Indeed, fifthly, the Nonjurors renewed in the eyes of the English Church, through their lives, the divine integrity of the “confessing vocation” itself, and sowed one of the few fields that provided a consistent harvest of sanctified example for mission and Christian service for over a hundred years following. To be an Anglican “saint” was no longer, in the public eye, an oxymoron.

Sixthly, the Nonjuring witness was suffused with and motivated by an abiding hope, coupled with a deep repentance, that unveiled for many the priority of God’s ordering Providence within the life of the Church, over and against the plotting and manipulation of ecclesial existence that had long infected the English church (and that today has been translated into the religiously vacant management strategies of contemporary leaders). By giving themselves over, in a concrete way, to the unforced outcomes of events, they embodied within themselves their own accepted humiliation, and the primary promises of divine resurrection in a way that was “of another kind” than the “bodies” through which their church was being beaten down.

Finally, the willingness to consider, to reflect, to discern, and to articulate this in writing – all elements made possible only by their submission to the extension of time through hope -- offered to the Church the most useful legacy of their witness. Ken, Dodwell, Brett, Leslie, Law and others, although rarely read today, informed the consciences, theological skills, and moral ballast of many of the great churchmen England was still able to produce, from Berkeley, to Wesley, to the Oxford renewal.

On the other side of the balance, it is worth noting the difficulties caused by the very virtues of the Nonjurors’ steady disinclination towards active resistance. Their careful disengagement from efforts to manipulate a change in the establishment’s policies of orthodox discipline created a vacuum of direction and authority within their own internal relations. This lack of interest in positive self-ordering in turn transformed itself, if only in terms of group dynamics, into growing pressures for organizing new structures, whose only fuel now derived from an identity of resented opposition. The acquiescence to the consecration of new bishops, done in careful concert with the exiled court of the James, demonstrates how an open hope, because unaccompanied by efforts at organized formation and oversight, could be remade into a political strategy, which itself demanded the structures of a separate church.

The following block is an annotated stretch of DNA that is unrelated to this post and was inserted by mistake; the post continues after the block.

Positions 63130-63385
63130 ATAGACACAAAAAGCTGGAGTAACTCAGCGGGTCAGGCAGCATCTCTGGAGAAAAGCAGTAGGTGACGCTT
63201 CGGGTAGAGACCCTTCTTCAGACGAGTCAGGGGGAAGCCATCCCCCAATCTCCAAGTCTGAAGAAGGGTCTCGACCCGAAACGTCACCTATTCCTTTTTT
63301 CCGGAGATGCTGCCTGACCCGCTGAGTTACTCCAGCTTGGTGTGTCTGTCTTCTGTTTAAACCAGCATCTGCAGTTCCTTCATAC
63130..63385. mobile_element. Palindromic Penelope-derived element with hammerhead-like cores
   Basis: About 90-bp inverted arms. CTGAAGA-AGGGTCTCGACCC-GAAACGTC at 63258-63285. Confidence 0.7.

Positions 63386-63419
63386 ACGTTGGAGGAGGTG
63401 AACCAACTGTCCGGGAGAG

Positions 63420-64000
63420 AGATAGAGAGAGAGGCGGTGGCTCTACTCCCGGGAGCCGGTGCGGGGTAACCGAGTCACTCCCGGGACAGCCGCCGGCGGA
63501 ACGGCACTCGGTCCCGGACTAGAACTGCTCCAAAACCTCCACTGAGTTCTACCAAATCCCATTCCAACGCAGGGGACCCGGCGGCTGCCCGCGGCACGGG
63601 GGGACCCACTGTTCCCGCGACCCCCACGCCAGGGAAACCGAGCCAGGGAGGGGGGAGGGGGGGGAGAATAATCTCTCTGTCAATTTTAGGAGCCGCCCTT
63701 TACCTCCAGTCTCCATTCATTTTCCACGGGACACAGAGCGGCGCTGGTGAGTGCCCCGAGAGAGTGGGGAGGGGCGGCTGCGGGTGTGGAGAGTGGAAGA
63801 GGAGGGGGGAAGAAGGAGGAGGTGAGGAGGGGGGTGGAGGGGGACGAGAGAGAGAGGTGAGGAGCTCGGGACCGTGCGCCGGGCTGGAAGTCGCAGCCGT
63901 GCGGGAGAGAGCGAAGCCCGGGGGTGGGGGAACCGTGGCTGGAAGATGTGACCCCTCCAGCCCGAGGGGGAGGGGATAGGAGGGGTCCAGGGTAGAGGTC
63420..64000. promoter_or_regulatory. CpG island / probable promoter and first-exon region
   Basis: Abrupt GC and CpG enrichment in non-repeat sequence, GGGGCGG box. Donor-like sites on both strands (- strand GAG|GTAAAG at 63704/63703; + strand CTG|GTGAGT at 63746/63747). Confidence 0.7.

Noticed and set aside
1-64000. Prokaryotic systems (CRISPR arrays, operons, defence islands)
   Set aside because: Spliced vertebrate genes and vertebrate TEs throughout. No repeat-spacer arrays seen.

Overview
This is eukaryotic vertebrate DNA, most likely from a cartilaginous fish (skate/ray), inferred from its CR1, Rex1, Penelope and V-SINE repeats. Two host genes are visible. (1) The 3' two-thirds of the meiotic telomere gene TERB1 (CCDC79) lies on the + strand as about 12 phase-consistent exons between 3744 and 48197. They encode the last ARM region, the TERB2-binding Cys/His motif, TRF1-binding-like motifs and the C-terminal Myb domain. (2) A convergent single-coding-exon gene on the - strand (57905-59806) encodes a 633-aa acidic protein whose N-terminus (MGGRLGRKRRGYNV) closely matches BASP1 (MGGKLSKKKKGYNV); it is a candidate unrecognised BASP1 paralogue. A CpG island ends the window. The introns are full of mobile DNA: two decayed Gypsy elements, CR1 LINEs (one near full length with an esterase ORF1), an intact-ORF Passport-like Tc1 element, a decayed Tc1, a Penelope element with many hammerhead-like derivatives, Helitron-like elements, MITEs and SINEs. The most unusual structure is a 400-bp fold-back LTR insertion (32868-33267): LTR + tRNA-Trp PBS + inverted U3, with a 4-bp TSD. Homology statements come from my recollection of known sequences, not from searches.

Thus, a formal “schism” came into being, almost despite itself and certainly in contradiction to the original principles of the Nonjuring leaders. The later writers of the movement, following theologians like Hickes, often tended towards a stridency of condemnation that eventually, as the political hopes of the Jacobites dissolved, took on the rhetorical and polemical characteristics of sectarianism. It is not surprising that many Nonjurors, in this climate, quietly slipped back into the fold of the Church of England.

It was a church, however, that had already been denuded of some of its finest leaders, that is, precisely of those Nonjurors who had previously left it. And as a result, it was a church now theologically diluted and spiritually decimated in the face of the creeping and in places rampant secularism of the age. As J.W.C. Wand has written, the original Nonjurors were “the very cream of the ministry at that time”. Yet, “it is possible that their humility disguised from them the fact that in satisfying their own conscience they might still be doing harm to the church… isolating the men of strongest Church principles and allowing them to withdraw from the Church of the country [thereby] laying the whole field open for William’s scheme of latitudinarian comprehension” (The High Church Schism [London: Faith Press, 1951], p. 12).